City Beat, New York

Samar Nader: UN Correspondent

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Lebanese-American journalist Samar Nader has worked in many scopes of storytelling over the course of her career. As a broadcast reporter, newspaper publisher, and filmmaker, she has viewed and reported on national and global stories through multiple different lenses.

Born in Lebanon, the New York-based journalist has remained connected with her native Lebanese roots, often traveling to her home country for family visits and international assignments. She travels frequently, and has become fluent in Arabic, English, French, and Spanish.

Today, Nader serves as an official correspondent for United Nations Security Council Meetings and other high-profile UN events, a position she’s held since January 2007. Since 2008, she’s also worked as newspaper reporter for El-Nashra newspaper, and as a TV correspondent for New TV, Al-Jadeed, a 24-hour Pan-Arab station based in the Middle East. She previously worked as an international correspondent for Radio Canada International.

In 2013, Nader owned the copyrights to Al-Mohajer newspaper, an internationally recognized news outlet, and the oldest known newspaper for the Lebanese diaspora. Nader revived the publication more than 100 years after its distribution ended with assistance from the World Lebanese Cultural Union and her colleagues Walid and Frances Mourani. World-renowned philosopher Gibran Khalil Gibran wrote in the newspaper in the early 20th century. Nader admired Gibran’s work and reintroduced the newspaper in honor of her father, who was battling cancer at the time.

Nader highlighted diaspora successes, activities, and social dilemmas, quickly growing the publication as a source of research for the Lebanese Foreign Ministry and its Consulates and Embassies around the globe.

As a lifelong storyteller, Nader prefers to work behind the camera. Growing up in Lebanon, Nader dreamed of becoming a movie producer and director, but her family urged her to enter a profession outside of the arts. Her mother, a retired Arabic literature professor, influenced her career choice and storytelling talents. Nader also credits her grandfather, a city-wide school director, Lebanese poet, and famed English translator, for impacting her career.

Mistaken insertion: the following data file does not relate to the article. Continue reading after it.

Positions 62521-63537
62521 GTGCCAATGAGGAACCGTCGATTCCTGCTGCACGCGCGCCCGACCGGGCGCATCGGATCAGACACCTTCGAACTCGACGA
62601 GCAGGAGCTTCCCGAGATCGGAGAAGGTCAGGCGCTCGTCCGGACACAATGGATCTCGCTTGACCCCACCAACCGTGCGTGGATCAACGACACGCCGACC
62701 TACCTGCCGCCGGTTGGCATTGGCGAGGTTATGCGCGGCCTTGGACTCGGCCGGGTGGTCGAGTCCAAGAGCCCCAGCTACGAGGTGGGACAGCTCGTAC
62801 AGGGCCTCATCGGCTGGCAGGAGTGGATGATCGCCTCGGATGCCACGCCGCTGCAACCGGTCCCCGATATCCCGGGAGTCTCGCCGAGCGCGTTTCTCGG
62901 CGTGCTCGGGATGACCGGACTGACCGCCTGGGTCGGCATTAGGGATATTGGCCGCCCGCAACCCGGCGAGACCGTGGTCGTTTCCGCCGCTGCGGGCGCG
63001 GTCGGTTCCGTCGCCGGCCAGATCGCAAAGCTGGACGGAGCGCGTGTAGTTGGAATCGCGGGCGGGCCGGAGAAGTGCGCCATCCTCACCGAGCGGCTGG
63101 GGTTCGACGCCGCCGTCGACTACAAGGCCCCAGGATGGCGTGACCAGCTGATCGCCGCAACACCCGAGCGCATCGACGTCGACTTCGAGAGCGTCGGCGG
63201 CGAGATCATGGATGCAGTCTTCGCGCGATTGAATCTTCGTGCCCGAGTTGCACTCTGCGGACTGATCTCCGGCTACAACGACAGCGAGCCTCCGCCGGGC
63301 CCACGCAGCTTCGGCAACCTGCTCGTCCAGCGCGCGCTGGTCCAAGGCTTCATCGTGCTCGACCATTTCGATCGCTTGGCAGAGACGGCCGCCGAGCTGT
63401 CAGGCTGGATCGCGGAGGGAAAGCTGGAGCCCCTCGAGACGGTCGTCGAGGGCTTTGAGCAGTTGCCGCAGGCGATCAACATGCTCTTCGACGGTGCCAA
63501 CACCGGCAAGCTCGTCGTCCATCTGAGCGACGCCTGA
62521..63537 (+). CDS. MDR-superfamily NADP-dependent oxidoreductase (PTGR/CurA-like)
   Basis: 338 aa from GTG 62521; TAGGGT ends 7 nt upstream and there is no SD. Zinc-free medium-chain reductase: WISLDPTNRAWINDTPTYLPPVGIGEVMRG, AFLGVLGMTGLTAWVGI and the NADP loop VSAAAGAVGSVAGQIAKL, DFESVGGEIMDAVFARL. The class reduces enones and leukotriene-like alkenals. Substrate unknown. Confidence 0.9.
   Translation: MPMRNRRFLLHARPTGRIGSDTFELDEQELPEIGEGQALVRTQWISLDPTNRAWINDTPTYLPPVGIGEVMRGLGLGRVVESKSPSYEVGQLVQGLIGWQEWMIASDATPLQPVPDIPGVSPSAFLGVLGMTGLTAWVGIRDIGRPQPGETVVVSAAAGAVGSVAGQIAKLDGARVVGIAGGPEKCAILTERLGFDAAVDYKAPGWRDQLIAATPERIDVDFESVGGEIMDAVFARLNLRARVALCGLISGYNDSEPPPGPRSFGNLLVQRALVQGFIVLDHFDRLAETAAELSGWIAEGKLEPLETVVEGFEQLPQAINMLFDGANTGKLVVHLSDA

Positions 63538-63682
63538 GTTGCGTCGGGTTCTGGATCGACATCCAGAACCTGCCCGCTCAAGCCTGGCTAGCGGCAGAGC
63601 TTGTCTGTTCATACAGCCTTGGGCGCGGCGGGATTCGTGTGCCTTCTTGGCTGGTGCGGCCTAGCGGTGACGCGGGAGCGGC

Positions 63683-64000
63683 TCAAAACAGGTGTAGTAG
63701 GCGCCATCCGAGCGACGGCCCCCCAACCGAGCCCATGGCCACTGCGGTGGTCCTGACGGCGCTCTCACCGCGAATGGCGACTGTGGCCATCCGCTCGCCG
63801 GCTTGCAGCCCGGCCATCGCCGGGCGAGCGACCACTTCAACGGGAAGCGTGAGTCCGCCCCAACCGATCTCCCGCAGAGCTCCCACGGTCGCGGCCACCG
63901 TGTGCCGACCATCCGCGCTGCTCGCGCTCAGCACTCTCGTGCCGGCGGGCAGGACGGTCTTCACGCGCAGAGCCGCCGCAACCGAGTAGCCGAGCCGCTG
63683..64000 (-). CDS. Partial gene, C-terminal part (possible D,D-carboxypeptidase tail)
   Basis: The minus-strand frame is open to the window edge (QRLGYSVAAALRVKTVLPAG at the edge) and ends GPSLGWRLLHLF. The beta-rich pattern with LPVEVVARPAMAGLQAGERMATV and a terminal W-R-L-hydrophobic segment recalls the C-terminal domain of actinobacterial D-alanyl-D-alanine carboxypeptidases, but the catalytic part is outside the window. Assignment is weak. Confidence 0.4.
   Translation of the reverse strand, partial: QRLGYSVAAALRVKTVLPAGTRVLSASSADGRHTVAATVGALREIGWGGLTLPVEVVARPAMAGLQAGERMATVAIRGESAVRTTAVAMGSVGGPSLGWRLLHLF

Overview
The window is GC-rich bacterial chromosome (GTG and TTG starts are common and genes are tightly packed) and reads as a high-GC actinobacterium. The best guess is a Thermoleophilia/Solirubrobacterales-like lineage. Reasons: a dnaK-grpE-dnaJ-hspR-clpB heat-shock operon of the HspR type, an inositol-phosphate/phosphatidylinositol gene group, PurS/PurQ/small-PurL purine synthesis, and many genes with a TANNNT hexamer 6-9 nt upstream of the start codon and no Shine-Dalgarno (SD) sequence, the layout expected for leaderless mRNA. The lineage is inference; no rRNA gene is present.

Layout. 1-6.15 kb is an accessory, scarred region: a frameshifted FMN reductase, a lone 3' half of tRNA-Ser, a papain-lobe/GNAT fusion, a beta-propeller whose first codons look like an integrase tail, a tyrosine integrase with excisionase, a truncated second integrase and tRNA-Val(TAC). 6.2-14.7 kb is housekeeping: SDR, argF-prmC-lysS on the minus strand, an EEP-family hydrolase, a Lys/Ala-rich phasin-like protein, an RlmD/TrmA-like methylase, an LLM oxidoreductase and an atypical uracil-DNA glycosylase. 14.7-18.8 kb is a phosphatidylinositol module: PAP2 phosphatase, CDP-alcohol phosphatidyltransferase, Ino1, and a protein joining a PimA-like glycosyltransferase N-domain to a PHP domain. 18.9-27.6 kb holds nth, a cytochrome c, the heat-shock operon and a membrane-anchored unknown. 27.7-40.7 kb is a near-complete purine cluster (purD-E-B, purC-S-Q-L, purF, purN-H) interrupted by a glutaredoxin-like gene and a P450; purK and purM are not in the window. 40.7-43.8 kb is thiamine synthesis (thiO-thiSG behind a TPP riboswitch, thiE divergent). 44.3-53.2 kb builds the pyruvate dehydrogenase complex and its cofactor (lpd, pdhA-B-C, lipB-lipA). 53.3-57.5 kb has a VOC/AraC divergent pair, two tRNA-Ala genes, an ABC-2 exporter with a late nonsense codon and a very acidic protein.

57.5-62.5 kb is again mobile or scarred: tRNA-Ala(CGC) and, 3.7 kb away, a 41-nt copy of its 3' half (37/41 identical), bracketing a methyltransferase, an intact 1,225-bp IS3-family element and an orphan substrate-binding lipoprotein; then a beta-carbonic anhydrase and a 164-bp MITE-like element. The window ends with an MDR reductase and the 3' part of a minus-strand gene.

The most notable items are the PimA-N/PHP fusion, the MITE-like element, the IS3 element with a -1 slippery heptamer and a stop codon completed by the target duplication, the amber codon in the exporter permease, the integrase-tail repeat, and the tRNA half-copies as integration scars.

Nonetheless, as she matured, Nader returned to her early passions, writing and producing her own film which chronicled historic stories of Lebanese-American emigration. Nader created a docudrama where she interviewed elderly figures, over 100 years old, who narrated their arrival to America and the challenges they faced. The film, called Olympia, is named after Nader’s grandmother, who immigrated to Pittsburgh, Pennsylvania in 1920.

In her free time, Nader is an avid volleyball player and swimmer. She also enjoys serving the Lebanese communities as an event organizer and emcee for special ceremonies. She previously hosted the annual Miss Lebanon competition for two years, and more than 20 pageants recognizing women in various Lebanese cities.

Nader is also the founder of three non-governmental organizations, including two in Lebanon, and one part of the United Nations. She launched the UN Arab Ladies Club along with fellow journalist Khawla Nazzal and Her Excellency Saja Majali, Permanent Representative of the Hashemite Kingdom of Jordan to the U.N. Geneva. Until now, the organization ahs honored more than 10 Lebanese and Arab poets and writers.

Today, Nader is working to document the stories of Syrian and Iraqi refugees. She has worked on a series of stories, which highlight the plight of refugees in the Lebanese public school system, and human rights violations against women and girls. She is also working with high-profile officials within the church to shed light on the dilemmas of Christians in the Middle East. Nader said these issues have made her emotionally drawn to participate in more advocacy work.

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